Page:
The Fault in Our Stars by John Green: My 3 Realizations and My Top 10 Favorite Quotes

          This is probably one of the last book reviews you'll ever read online about "The Fault In Our Stars" by John Green since many have already read and raved about it.  I was never the one to join any craze or trend so I could easily turn a blind eye even on distinguished "#1 New York Time's Bestseller" books like this.   But, my smart geeky but cool little sister who I avidly admire in literary aspects highly recommended this book so I decided to read it.

        I instantly became hooked just by reading the first line of this book.  It is a very well written.  Although I have poor imagination, the flowery words created beautiful imagery in my mind.  The plot is not only engaging but also meaningful. 

       At first, to be honest, I didn't think I could relate to a story that revolved around two cancer -inflicted kids.  But, I was wrong!  I don't know if it's a good or bad thing...  Although I'm not dying, I'm a lot like Hazel Grace Lancaster who observe, reflect and think deeply about everything around me.  Sometimes, I'm like Augustus Waters as well.  I'd want to believe in anything or "Something" rather than nothing.  I'd also like to stay as positive as I can no matter what.  I'd want to grasp and enjoy everything as much as I could.  I guess you can say I'm an odd mix.  On one side, I'm logical and scientific.  While, on the other side, I'm a person of faith who believes in things not yet proven.  I'm not speaking of just religion but spirituality, morality, spontaneity, miracles, love, life, after-life and everything in the universe that is so awesome that they are beyond our human comprehension.

      For me, what takes this book to another level is the intellectual conversations between the two characters.  They have such a nice tandem in comprehending and understanding each other.  It's not the typical mushy complimentary remarks you encounter in usual romance novels and perhaps even in real life because it comes with depth...   While Augustus Waters is quick to recognize and acknowledge their connection,  Hazel Grace was afraid and fairly in denial as shown by her thoughts that "I didn't think that Gus would...." and realized it only later.   But, as readers from an outside perspective, we could clearly see with their conversations, remarks and witty jokes that only they could understand that they have "Something."

      Like Augustus Waters, I'm not book-smart but I am intellectually-curious.  I'm often silent as I'm saving myself from typical day-to-day worthless chit chats and pointless blabbers.  But, deep inside I'm yearning for someone who I can share deep intellectual conversations with.  It's such a rarity to have someone who I can talk to intellectually and soulfully about anything.  Thus, I value those kind of people a lot.  

So being the deep thinker as I am, I feel that the book speaks to me so  I was able to realize these:

1.   We are all clueless

      Regardless of our physical attributes, age and other circumstances, we, humans, are so much alike more than we can ever imagine.  We are all clueless as to our purpose and reason for living and how death can take us all by surprise.  And perhaps, our part in our universe is way bigger than the tiny speck we really are.  So remember that if you feel lost, everyone else is as lost as you are.  They just don't make a big deal out of it.  You shouldn't too.

2.  We are capable of loving

       Although as the book has stated "The world is not a wish granting factory", we could believe in anything.   Even science cannot ascertain if love is real or not.  And, if we trace back history, it didn't exist in the past.   Yet, we are capable of it.  Love is proven by the fact that we could live our lives as easily, irresponsibly, selfishly and carelessly but we chose to do otherwise.   Surely, love has its blissful times but it comes with hellish times too.  And, many still choose to stick through it even to the point of their deaths.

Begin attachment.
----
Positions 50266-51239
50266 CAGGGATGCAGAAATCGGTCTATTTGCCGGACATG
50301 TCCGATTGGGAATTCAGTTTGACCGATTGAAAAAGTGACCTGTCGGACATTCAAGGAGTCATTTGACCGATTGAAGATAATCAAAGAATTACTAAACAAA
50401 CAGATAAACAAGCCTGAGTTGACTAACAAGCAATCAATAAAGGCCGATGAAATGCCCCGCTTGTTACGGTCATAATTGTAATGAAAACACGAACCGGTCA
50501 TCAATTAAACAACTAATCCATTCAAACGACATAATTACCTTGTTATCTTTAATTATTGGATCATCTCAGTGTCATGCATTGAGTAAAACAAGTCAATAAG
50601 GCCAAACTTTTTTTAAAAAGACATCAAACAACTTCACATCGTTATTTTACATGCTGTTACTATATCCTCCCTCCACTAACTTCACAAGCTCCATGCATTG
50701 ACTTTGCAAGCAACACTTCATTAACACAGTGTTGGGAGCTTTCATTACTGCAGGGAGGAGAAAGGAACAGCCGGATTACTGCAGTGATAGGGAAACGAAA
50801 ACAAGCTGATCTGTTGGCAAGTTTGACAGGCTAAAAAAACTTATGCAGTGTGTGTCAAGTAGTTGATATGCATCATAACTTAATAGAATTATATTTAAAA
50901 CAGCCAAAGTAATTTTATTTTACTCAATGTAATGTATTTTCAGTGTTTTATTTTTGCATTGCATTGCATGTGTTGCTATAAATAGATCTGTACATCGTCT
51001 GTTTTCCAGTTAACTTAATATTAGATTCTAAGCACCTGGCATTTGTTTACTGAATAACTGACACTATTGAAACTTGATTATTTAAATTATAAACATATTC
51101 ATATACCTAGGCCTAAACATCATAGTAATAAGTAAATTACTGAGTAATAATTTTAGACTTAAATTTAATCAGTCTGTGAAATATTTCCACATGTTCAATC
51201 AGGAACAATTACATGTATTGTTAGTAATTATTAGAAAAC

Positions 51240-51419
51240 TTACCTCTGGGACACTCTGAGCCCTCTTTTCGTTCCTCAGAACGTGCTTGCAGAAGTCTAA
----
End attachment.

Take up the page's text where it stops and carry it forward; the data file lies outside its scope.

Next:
3. "Being in love" is worth it

      While it is scientifically proven that we are biologically wired to be in love for pro-creation, being in love is still a mysterious phenomenon.  Science claims that an average "in love" phase last up to 2 years.  But, others are capable of prolonging it for the rest of their lives.  What you chose to believe and how you do it is all up to you.  But, one thing is true... "being in love" is worth it even if it's only for a short span of time because it will always leave a mark that we earned and will always carry with us.  Perhaps, the state itself makes time relative and irrelevant that many would not mind risking themselves of being a fool and getting hurt for it.

      This is, of course, my personal opinion. My little sister and I have different views on the matter.  While most people like my little sister have felt sad and even cried for the fate of the star-crossed lovers, I did not feel the same way.

      As I see it, Augustus Waters is more fortunate to have experienced "being in love" momentarily than those who have lived their lives longer but have lacked in that aspect.

       As for Hazel, I'm sure it hurt seeing Augustus turn miserable.  But, there was the fun and interesting part prior to that which made it worth it.  I may sound apathetic but, I could actually relate Hazel's case similar to those who just gone through a break up.  At the beginning of every relationship, everything is so perfect and blissful.  Once we gain consciousness, we see our partner transform into something worse than we could ever imagine and we give up and break up.  But, because we think that it is worth it, we are capable of moving on and once again trying out luck with our next relationship. The only difference is that in Hazel's case, Augustus Waters changed and left involuntarily and not due to the fading of feelings and change of priorities which makes it more difficult to move on from.  While, those who break up made their own choices that lead to their parting so its easier to deal with the fact that it was over.  In fact, before it gets really bad and violent, we can already put it on an end just by breaking up so we can save the good memories as we walk away.

My Top 10 Favorite Quotes
The basis of my realizations are mostly from my favorite quotes (apart from those included in the letter below)

1. Oh, I wouldn't mind Hazel Grace. It would be a privilege to my heart broken by you

2.  There are infinite numbers between 0 and 1. There's .1 and .12 and .112 and an infinite collection of others. Of course, there is a bigger infinite set of numbers between 0 and 2, or between 0 and a million. Some infinities are bigger than other infinities. 

3.  That's the thing about pain. It demands to be felt.